Policy Documents

“The proposal “National Rural Habitat and Housing Policy”

The focus of public policy on rural habitat has been on the poorest and rightly so, considering that more that 14 million rural families do not have a ‘roof on their head’ and another 3.2 million increasing, annually. A parallel view, however, is that unless the different needs of the ‘entire rural population’ are addressed, delivery of individual services to the poorest like the water supply, sanitation, energy, communication will never be effective. It is also essential that the rural habitat development be seen in the context of rural poverty alleviation. This is where the critical link between habitat and livelihood stands important. The Bharat Nirman Yojnaand the National Rural Employment Guarantee Act (NREGA) are steps in this direction.

Rural India is not homogeneous; there are varied economic and social segments, income patterns governed by natural cycles, and lifestyles and spatial needs linked closely to occupational systems. So it is important that the rural development initiatives be harnessed in an integrated manner. It is essential that there should be an exclusive National Rural Habitat Policy that promotes conditions to facilitate the creation of sustainable habitat and recognises critical links between land, natural resource management, and livelihoods of the poor within their habitats.

On the 4th of December 2007, on behalf of the people of India, basin-SouthAsia handed over the final policy proposal for a new rural habitat policy to the Government of India through the Secretary, Rural Development, Mr.SubasPani.The proposal “National Rural Habitat and Housing Policy”highlights that:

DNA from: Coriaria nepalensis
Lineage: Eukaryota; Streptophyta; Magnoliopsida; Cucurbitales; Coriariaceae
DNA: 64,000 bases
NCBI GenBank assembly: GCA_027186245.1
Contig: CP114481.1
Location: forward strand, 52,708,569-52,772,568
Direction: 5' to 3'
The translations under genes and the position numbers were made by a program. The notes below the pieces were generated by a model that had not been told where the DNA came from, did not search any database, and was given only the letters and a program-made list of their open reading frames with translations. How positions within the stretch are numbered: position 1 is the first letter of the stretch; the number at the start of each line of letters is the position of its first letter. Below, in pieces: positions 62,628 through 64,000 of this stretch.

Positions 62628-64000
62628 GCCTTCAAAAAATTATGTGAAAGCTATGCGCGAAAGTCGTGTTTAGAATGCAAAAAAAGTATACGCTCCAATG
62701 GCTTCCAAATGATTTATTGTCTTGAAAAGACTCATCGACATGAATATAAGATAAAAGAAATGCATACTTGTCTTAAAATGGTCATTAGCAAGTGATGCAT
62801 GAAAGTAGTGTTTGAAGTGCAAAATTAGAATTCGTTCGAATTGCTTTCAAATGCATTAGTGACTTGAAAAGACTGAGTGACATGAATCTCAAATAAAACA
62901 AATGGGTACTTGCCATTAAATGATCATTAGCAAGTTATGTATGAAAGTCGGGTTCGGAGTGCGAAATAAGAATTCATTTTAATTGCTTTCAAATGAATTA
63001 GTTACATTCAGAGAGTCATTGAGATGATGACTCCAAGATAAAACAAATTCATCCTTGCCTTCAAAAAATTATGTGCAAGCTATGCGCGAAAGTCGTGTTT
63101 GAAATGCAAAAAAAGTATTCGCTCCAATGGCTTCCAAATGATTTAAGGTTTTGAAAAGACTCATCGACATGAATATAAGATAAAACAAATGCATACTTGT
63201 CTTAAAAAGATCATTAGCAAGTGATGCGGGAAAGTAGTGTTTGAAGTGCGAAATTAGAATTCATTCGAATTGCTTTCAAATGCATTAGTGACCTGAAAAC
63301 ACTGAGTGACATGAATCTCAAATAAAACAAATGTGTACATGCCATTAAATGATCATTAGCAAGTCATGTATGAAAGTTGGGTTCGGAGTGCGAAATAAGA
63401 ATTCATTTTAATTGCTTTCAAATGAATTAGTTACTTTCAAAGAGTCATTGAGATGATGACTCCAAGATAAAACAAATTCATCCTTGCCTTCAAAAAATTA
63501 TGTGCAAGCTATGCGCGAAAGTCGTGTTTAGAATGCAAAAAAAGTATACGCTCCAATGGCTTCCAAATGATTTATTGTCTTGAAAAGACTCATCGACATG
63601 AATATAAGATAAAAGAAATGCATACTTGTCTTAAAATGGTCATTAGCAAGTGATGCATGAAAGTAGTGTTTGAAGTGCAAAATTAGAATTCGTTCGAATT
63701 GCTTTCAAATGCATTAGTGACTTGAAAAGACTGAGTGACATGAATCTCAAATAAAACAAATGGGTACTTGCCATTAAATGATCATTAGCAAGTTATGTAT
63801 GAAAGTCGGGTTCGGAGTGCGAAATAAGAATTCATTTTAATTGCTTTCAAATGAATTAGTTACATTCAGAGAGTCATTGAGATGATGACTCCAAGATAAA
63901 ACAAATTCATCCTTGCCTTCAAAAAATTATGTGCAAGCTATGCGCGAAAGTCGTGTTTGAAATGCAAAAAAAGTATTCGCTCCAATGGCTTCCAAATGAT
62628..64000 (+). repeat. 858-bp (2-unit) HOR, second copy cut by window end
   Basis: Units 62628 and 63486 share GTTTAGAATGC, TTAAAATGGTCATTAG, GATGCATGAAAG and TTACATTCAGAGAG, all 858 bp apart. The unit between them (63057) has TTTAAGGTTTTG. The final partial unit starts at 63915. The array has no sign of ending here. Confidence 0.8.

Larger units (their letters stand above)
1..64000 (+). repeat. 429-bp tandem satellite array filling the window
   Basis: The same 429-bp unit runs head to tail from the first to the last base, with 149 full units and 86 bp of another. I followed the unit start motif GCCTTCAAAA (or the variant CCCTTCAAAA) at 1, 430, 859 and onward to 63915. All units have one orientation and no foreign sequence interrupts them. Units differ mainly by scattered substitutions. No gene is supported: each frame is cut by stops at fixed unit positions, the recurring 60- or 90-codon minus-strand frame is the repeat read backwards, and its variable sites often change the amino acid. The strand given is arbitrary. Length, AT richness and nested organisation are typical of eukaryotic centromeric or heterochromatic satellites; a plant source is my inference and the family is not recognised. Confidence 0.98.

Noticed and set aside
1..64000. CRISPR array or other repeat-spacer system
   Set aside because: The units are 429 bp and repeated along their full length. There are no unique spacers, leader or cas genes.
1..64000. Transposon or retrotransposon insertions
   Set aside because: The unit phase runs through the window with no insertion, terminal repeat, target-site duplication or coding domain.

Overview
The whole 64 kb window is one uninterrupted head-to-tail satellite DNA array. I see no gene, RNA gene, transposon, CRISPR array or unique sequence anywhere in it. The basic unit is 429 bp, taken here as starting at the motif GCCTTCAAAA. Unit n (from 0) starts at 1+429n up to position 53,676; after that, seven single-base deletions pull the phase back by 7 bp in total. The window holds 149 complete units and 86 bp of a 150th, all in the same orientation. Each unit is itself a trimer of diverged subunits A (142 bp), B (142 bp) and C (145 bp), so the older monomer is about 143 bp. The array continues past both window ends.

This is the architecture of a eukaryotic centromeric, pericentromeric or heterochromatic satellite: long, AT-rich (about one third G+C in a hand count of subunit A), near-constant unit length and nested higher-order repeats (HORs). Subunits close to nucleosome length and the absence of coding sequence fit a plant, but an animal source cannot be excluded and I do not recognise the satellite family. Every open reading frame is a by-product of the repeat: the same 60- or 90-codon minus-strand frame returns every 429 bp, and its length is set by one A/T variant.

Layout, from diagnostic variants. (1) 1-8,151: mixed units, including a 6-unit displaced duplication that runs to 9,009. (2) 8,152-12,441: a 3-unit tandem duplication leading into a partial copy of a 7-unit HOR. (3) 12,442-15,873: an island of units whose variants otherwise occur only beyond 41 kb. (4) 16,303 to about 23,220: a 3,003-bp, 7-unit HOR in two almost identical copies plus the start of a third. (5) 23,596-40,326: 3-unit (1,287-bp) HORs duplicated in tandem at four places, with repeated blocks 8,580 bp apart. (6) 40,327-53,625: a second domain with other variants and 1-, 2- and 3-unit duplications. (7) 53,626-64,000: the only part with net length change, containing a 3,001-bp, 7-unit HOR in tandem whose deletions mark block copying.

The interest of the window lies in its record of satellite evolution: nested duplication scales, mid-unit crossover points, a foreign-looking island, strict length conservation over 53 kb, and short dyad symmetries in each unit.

• Every rural household must have adequate homestead land and security of tenure
• There should be easier options for credit finance for the marginalised
• Adequate capacities of stakeholders and service delivery agents need to be built for efficient delivery at the grassroots
• Integrated development of habitat with livelihoods infrastructure should be promoted in a sustainable manner
• A self-sustaining system for habitat delivery based on markets must be developed.

This initiative undertaken by the platform would not have reached its destination had it not received continuous support from diverse stake-holding institutions - village communities, civil society, academic institutions, financial institutions, corporate sector, local governance institutions and central government.

The project has a high potential for replication in democracies of South Asia and elsewhere. The power of its replication is imminent from the support and interest the process has received from various institutions – both grassroots and policy-making across the country. It is firmly believed that the policy will be instrumental in changing the lives of the poorest. It is certain that this final draft on the proposed policy will provide necessary pointers to the government towards habitat development priorities of the rural people and also highlight the institutional potential in rural areas.

Lack of access to technology has several adverse impacts on the lives and health of people living in poverty. Often the poor do not have the knowledge/skills to use them effectively. The lack of knowledge and skills is mainly due to a lack of information and training.

The study, Power to Tackle Poverty from IT-Power, 2001 has identified that half of the people that lack access to adequate energy today can get this via capacity building.

Final Policy Proposal Hindi English Flyer NRHH English
NRHH Marathi Redbook